How to Write Titles that Google Recognizes

Be aware that eight out of ten web surfers read headline copy as opposed to the two out of ten that read the rest of the article. So, your ability to write engaging titles that are relevant to your visitors equals an increased response rate. This in turn results in a better performance on Google. 

Let us put this in layman’s terms. A small business marketing campaign is all about precise words in small packages. Per word, titles are the biggest bang for your buck. If it captures a customer’s eye, your small business is much more likely to get a buy.

Getting Google to understand the relevancy of your titles is therefore critical to the success of your content on search engines. So, learn these simple tricks of the trade and get recognized and legitimized as a front runner in small business marketing.

What’s a Title – Technically Speaking

On every web page, you have a little code at the top of the document called your title tags. In a simple document, they’d look like this:

<html>

<title>Your Title Here</title>

</html>

If you had nothing else in your HTML document, here’s what would happen:

The title shows up at the top of the web browser, but also in the search results on Google. For any search result you click on, the title text of the search result is also the title text of the page you visit.

Shorter is Sweeter

Make magic with titles that are 64-70 characters max. The word choice should be basic yet powerful. Select each word carefully so that you lead surfers to click on your title. Remember that Google cuts off titles after 70 characters, so you get reduced to the dreaded "…" at the end. While Google might know the entire title, your readers won’t.

Keyword Sensitivity

Stuff your toes into a web surfer’s shoes. What keywords will initially enter his or her mind? How does he attempt to tread the flood of possible info? The keywords web surfers use to find you should be a part of your titles. A best practice to observe when writing page titles is "keyword phrase, brand." Alternatively, if you have a powerhouse brand, start with the brand and then use the keyword phrase. Using the keyword "nike shoes", notice how the folks over at Nike have organized their titles:

Keep in mind, though, that you probably do not want to stuff all of your blog titles with your brand name, since often your brand name will not be relevant to your post topics. In blogging, just try to focus each post on a single keyword phrase and make sure this keyword phrase is in the title.

Paint the Picasso

Painting a brilliant tidal of words that are right-on and relatable is part artistry and part stone cold logic. Creating a curiosity in web surfers so they choose your web page is key. Make your title informative, useful, unique while also ultra-specific and possibly even urgent. For instance, "Fantastic Free Business Apps Released in May 2012" packs a lot of information into a very short title. Anyone searching for the newest business apps will be much more likely to click on this title than one such as "Best Smart Phone Apps".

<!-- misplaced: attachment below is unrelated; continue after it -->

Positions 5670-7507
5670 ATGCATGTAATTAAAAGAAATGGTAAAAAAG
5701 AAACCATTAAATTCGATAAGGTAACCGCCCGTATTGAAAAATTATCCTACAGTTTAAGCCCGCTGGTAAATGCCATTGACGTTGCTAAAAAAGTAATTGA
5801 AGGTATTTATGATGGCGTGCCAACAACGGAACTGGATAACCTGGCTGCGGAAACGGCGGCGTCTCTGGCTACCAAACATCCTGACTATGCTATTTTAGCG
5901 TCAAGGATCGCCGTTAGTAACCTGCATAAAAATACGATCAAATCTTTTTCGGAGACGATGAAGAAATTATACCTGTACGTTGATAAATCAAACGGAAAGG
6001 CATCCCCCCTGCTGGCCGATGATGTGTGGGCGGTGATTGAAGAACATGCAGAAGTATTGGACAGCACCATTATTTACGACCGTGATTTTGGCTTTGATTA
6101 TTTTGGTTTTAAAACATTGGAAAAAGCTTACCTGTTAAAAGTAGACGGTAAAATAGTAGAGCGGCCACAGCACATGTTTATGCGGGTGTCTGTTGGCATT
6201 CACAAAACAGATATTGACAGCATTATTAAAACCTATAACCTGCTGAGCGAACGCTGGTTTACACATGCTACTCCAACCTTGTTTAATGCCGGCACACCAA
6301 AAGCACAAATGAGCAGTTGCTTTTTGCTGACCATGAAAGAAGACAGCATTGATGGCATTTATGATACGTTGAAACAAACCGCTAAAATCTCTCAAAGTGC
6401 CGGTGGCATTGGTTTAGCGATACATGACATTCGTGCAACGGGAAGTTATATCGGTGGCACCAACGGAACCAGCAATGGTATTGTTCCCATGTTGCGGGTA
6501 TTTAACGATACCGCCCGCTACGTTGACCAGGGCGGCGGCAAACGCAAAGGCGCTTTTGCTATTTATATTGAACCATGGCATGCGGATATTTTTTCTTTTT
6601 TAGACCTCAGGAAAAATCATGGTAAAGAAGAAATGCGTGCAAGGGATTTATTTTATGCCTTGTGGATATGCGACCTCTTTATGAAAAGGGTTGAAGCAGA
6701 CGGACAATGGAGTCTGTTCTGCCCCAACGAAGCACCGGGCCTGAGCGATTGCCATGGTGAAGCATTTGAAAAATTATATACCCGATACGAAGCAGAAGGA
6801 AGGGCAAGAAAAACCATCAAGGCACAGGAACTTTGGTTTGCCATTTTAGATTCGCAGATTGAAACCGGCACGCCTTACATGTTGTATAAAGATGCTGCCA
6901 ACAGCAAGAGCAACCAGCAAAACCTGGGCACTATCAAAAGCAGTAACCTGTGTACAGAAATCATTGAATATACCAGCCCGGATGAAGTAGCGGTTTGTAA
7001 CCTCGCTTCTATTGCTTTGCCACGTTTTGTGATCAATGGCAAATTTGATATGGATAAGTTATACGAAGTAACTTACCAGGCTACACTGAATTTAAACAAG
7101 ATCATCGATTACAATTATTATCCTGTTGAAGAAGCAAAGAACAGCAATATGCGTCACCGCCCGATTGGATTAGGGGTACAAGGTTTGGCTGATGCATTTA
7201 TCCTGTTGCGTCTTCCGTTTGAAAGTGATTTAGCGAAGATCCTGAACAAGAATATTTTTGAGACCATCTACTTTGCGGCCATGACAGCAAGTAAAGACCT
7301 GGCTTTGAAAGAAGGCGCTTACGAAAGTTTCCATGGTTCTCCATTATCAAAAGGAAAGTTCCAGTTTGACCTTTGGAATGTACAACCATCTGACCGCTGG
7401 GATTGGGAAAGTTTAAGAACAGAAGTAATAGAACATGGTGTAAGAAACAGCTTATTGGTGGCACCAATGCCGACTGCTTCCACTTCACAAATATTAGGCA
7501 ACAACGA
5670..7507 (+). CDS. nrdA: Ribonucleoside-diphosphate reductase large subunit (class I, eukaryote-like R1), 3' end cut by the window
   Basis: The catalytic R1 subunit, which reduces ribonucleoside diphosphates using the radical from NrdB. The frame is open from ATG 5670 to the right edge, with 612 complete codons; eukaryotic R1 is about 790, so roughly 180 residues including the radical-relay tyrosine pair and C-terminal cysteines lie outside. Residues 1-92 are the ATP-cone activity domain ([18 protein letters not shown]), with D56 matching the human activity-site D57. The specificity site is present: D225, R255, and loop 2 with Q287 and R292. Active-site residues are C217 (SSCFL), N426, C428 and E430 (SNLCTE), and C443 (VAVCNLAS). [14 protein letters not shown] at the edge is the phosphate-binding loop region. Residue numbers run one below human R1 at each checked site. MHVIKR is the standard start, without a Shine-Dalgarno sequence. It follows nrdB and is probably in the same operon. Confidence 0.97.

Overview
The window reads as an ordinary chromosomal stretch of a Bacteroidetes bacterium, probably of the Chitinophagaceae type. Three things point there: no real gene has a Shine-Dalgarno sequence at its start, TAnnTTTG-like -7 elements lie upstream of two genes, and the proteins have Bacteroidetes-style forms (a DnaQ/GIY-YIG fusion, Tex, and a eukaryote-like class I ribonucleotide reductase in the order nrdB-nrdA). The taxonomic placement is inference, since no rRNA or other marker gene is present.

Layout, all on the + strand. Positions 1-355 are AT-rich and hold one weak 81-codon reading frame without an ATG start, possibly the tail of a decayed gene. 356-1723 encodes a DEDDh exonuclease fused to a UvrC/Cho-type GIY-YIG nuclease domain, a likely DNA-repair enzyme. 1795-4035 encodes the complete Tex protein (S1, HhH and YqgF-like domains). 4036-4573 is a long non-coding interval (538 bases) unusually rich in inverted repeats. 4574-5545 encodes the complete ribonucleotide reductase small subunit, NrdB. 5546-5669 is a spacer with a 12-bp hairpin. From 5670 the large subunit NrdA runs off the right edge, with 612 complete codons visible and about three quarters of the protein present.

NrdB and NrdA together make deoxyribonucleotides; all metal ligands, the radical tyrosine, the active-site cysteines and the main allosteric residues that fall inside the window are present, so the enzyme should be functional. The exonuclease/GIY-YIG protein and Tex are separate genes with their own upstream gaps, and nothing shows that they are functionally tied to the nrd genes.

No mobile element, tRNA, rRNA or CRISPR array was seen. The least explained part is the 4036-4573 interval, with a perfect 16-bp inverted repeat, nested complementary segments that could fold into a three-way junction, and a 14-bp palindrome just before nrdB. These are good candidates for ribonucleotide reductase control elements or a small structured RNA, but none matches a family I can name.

Keep it Real!

The title should be a microcasm of the entire page. Make sure the title is relevant! While you want to include a keyword phrase, never force a bunch of keywords into the title hoping to draw visitors. If they see your site isn’t offering what they are looking for, they will leave immediately. This results in a "bounce", which is the technical term for someone visiting your site and leaving within a few seconds.

Your title should never include more than a single keyword phrase. A keyword certainly helps Google better see your site. However, Google can also tell when your site does not provide the content that visitors need. Therefore, a relevant title is just as important as a keyword-specific title.

The Relevancy Data

The "bounce rate" of your site is important to Google, and you can be sure that Google is watching how well visitors sent to your site are reacting to your content. If visitors keep bouncing, Google will demote your site. In fact, if Google detects that you leave a site, they offer a "Block All…" option so you quit seeing results from that site. If you think Google doesn’t track the amount of "Block All…" clicks a site gets, you’re in for a big surprise.

The point in all of this is to take advantage of the power that titles give you to both capture readers and Google search results. Titles should be:

  • Technically correct
  • Under 70 characters
  • Keyword based
  • Attention grabbing
  • Page relevant – nothing more, nothing less

Keep to these guidelines and your titles are guaranteed to work hard for your website!

Tara Hornor

Tara Hornor has a degree in English and has found her niche writing about marketing, advertising, branding, web and graphic design, and desktop publishing. She writes for PrintPlace.com, an online printing company that provides business cards, catalogs, posters, brochures, promotional postcards, and more printed marketing media. In addition to her writing career, Tara also enjoys spending time with her husband and two children. Connect with @TaraHornor on Twitter.

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